Mannequins to Gain Freshman 15

Shopping for me is a pain at best, and traumatizing at worst. Unflattering lighting, three-way mirrors, and those damn stick-figure mannequins that seems to be modeled after the Olsens. It’s one thing to be jealous of impossibly thin celebrities—it’s quite another to envy the figure of a plastic, headless doll.

Well, it seems that I’m not the only one who feels this way, at least about the mannequins. The entire country of Spain agrees. The Health Ministry of Spain and major retailers like Zara and Mango have come to the agreement that the skeletal mannequins must be banned.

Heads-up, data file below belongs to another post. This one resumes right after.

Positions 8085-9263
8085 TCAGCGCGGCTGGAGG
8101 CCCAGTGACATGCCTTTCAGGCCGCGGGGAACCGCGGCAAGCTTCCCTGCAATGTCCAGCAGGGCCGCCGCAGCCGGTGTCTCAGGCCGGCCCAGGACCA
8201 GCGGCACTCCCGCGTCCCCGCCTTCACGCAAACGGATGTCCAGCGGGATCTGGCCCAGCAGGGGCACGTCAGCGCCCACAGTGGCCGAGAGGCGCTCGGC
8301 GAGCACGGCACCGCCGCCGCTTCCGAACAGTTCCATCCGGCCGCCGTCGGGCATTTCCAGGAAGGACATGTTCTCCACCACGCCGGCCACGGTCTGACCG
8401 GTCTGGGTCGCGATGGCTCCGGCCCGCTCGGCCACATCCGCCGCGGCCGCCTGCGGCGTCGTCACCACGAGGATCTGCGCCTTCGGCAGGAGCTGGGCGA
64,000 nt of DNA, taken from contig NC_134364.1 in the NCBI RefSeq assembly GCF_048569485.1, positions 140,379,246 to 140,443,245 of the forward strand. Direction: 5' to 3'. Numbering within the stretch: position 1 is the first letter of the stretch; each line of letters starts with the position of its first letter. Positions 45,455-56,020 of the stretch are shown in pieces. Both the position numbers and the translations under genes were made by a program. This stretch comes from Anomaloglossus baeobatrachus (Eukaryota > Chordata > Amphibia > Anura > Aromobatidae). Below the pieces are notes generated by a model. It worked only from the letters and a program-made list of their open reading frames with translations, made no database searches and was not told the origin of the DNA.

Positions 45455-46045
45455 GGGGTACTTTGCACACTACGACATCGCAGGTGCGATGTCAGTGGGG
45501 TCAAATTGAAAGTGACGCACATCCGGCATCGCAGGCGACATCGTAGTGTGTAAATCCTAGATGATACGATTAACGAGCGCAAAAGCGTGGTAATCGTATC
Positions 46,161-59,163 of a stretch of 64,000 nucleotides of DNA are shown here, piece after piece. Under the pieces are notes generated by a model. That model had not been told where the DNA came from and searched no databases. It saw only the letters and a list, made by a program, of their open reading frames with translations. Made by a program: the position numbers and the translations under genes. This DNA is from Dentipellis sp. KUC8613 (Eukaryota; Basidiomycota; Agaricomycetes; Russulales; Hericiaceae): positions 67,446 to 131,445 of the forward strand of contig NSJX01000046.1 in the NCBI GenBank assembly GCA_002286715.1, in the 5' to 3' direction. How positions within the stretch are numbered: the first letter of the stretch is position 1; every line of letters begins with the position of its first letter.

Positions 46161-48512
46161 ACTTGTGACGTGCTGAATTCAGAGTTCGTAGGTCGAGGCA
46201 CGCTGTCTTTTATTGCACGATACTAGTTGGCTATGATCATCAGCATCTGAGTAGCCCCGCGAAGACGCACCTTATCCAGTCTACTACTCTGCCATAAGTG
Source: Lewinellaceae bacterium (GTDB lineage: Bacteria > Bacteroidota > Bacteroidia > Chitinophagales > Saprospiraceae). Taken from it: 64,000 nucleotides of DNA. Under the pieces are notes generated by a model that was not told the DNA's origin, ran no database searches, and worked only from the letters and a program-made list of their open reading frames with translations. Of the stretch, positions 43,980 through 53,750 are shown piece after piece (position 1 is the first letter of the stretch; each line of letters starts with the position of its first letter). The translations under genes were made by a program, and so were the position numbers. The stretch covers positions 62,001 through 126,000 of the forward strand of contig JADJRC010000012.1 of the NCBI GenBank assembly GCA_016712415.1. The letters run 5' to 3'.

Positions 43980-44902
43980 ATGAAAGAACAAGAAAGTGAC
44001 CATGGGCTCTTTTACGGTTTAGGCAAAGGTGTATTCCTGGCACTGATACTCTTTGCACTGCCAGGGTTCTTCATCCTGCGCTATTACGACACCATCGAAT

“We are aiming for a model of healthy beauty,” Angeles Heras, director of consumer affairs at the Health Ministry, told MSNBC. “There is a lot pressure, not just from the fashion world but society in general, for women to seek models of beauty that are unreal and even unhealthy.”

Amen to that. When inanimate objects start contributing to the pressure on women to be thin, it’s time to take a stand.

Mannequins in major retailers will soon be filling out pants no smaller than a U.S. size 6, which, in my opinion, is still quite small, especially if they intend on keeping the mannequins the same giraffe-like height.

What I’d like to see in the U.S. are mannequins that reflect the size of the average American woman—5’4” and 152 pounds. Maybe that would do something about the grown women shopping in the juniors department for belly-baring camis paired with tight jeans four sizes too small.

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